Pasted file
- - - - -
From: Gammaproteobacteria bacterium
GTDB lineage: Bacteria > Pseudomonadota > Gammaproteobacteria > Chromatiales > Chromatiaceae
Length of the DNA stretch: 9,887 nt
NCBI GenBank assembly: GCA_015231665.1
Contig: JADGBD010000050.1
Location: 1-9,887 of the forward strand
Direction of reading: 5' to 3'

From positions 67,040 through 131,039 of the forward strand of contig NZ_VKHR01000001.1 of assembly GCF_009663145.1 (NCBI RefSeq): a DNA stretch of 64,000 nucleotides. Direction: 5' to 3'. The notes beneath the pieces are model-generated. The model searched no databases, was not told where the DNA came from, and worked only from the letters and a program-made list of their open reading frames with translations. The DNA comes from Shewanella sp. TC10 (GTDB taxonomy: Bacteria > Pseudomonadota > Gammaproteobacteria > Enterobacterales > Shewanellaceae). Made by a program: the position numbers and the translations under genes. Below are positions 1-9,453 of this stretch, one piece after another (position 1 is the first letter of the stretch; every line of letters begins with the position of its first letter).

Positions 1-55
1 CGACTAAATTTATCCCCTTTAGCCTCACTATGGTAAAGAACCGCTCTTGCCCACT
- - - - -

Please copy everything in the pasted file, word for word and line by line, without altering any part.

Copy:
From: Gammaproteobacteria bacterium
GTDB lineage: Bacteria > Pseudomonadota > Gammaproteobacteria > Chromatiales > Chromatiaceae
Length of the DNA stretch: 9,887 nt
NCBI GenBank assembly: GCA_015231665.1
Contig: JADGBD010000050.1
Location: 1-9,887 of the forward strand
Direction of reading: 5' to 3'

From positions 67,040 through 131,039 of the forward strand of contig NZ_VKHR01000001.1 of assembly GCF_009663145.1 (NCBI RefSeq): a DNA stretch of 64,000 nucleotides. Direction: 5' to 3'. The notes beneath the pieces are model-generated. The model searched no databases, was not told where the DNA came from, and worked only from the letters and a program-made list of their open reading frames with translations. The DNA comes from Shewanella sp. TC10 (GTDB taxonomy: Bacteria > Pseudomonadota > Gammaproteobacteria > Enterobacterales > Shewanellaceae). Made by a program: the position numbers and the translations under genes. Below are positions 1-9,453 of this stretch, one piece after another (position 1 is the first letter of the stretch; every line of letters begins with the position of its first letter).

Positions 1-55
1 CGACTAAATTTATCCCCTTTAGCCTCACTATGGTAAAGAACCGCTCTTGCCCACT